A World of Opportunity

Last year I helped with an online fundraising campaign for EWB, entitled “The Gift of Opportunity”. Through the amazing generosity of friends, family, and even a few strangers, I received support of over $1,000 in a few short weeks, all for EWB’s overseas programs. Also, out of hundreds of participants, I had the 6th most contributors – testament to the amazing people in my life.

Well, we’re at it again. Please think about giving again this year. Friends, colleagues, family, strangers who like this blog – you’re all welcome. Your donations will help make our work overseas possible, and I guarantee your support will be a huge source of personal motivation for me. Every little bit counts.

The following is my campaign write-up for this year, which you can also see by following the blue link above:

Connecting Canadians to AfricansThis picture shows me with Mr. and Mrs. Moritia, an amazing couple that have hosted me several times since I arrived in Malawi. Each time they’ve treated me as their own – mwana wanga, “my child”. They’re two of the nicest people I’ve ever met. (I’m the one in the middle).

Hello Everyone.

Last year I participated in this campaign and with the help of amazing friends and family (and even a few strangers) we raised over $1000 to help support EWB’s work overseas – work which I have been deeply engaged with ever since.

Connecting Canadians to Africa, and Africans to Canada, is something I am extremely passionate about. It’s why I work so hard on my blog. It’s why I make an effort to connect with EWB chapters as much as possible. It’s a big part of how I think change will happen in Malawi, and it's a big part of my motivation to get up every morning and keep working here.

I dream of a day, however, when connections between Canada and Malawi won’t be so reliant on westerners like me. I dream of a day with more Malawians on the internet, a day with more cell phones in the village, a day where people have more wealth, and more free time. I dream of a day where more Malawians can visit Canada, where Malawian youth have the same opportunities to travel the world that I have. Think about it: young Malawians backpacking Europe on their gap year. It’s a long road to get there, and there are a lot of important issues to address in the interim, but a prosperous, globalized, and connected Africa is a vision I can’t let go of. It’s a vision that gets me through the tough times here, and inspires me during the good ones.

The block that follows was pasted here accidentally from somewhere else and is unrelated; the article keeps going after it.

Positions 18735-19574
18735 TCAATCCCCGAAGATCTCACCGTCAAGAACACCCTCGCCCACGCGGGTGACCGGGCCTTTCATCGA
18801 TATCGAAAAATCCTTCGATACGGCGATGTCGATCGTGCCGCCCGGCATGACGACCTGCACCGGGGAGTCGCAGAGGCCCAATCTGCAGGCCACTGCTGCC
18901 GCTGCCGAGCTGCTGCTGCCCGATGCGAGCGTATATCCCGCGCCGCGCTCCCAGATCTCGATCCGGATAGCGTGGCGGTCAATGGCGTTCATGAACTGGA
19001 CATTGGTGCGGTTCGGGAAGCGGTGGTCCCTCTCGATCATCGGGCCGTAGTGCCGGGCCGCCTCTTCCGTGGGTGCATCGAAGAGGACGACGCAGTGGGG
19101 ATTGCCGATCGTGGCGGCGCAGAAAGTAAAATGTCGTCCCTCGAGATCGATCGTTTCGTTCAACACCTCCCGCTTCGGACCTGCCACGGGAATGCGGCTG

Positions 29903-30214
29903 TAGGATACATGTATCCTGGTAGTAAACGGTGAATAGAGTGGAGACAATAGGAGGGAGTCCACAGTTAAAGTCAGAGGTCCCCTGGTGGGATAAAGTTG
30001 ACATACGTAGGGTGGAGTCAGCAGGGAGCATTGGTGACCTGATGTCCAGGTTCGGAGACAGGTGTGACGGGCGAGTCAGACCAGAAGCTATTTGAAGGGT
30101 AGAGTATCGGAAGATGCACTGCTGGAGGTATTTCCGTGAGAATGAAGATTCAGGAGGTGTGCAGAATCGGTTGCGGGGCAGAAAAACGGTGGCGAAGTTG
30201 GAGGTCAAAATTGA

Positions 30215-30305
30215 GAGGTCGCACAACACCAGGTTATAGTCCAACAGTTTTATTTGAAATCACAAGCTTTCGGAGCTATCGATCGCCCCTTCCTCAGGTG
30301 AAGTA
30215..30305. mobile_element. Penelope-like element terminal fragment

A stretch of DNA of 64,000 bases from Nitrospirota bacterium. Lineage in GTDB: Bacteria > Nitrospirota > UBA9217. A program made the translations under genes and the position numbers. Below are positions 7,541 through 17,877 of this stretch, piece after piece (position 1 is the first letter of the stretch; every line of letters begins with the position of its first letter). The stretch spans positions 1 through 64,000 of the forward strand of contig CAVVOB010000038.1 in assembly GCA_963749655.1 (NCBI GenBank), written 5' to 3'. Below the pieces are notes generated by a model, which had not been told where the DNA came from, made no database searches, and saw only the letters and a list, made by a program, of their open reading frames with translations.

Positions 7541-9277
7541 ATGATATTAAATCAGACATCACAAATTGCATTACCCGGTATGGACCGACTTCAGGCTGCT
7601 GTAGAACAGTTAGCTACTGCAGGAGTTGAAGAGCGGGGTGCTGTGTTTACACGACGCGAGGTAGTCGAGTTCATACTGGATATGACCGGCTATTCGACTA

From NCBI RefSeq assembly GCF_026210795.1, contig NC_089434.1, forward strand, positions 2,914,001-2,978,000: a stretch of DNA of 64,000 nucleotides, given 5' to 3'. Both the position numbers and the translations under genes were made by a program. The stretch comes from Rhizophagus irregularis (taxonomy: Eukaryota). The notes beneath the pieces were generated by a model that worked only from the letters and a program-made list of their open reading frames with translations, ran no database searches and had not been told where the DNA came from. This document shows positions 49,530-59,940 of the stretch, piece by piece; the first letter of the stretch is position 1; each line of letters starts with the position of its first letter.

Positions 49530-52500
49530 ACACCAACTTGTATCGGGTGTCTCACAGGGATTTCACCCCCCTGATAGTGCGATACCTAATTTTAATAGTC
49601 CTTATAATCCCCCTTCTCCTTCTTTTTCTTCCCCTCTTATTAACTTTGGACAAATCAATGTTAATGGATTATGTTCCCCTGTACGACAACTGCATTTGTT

In a recent Munk Debate, held in Toronto, famous Zambian aid-critic Dambisa Moyo made the following remark:

“I’m going to conclude with a comment that a friend of mine from Nigeria made. He said, ‘Why have you bothered to write this book? It’s a complete waste of time, nobody cares.’ And he added, ‘You do know why they give aid, don’t you? Ultimately, it’s because Africa is to development what Mars is to NASA. We spend billions of dollars every year, analyzing, researching, quibbling about data, but ultimately, nobody really believes that we’re going to live on Mars and nobody believes that Africa is actually going to develop.’ “

In many ways I agree with this. We desperately need an aid sector that really believes in a bright future future for Africa, and is working hard to help find creative new ways to get there – we don’t have one right now. However, I disagree with her conclusion that aid should be stopped. I think aid just needs to get better.

I truly believe that EWB is helping to lead this charge; that we’re helping to make aid better. I’m excited to be part of it, and have committed at least a second year of my life as a volunteer in Malawi, continuing to support our work here. I hope you believe in us enough to lend a little support as well. Thanks for anything you might contribute.

http://opportunity.ewb.ca/page/outreach/view/connectedcontributing/Owen (if you’re interested, and I really hope you are, follow this link to donate) StumbleUpon

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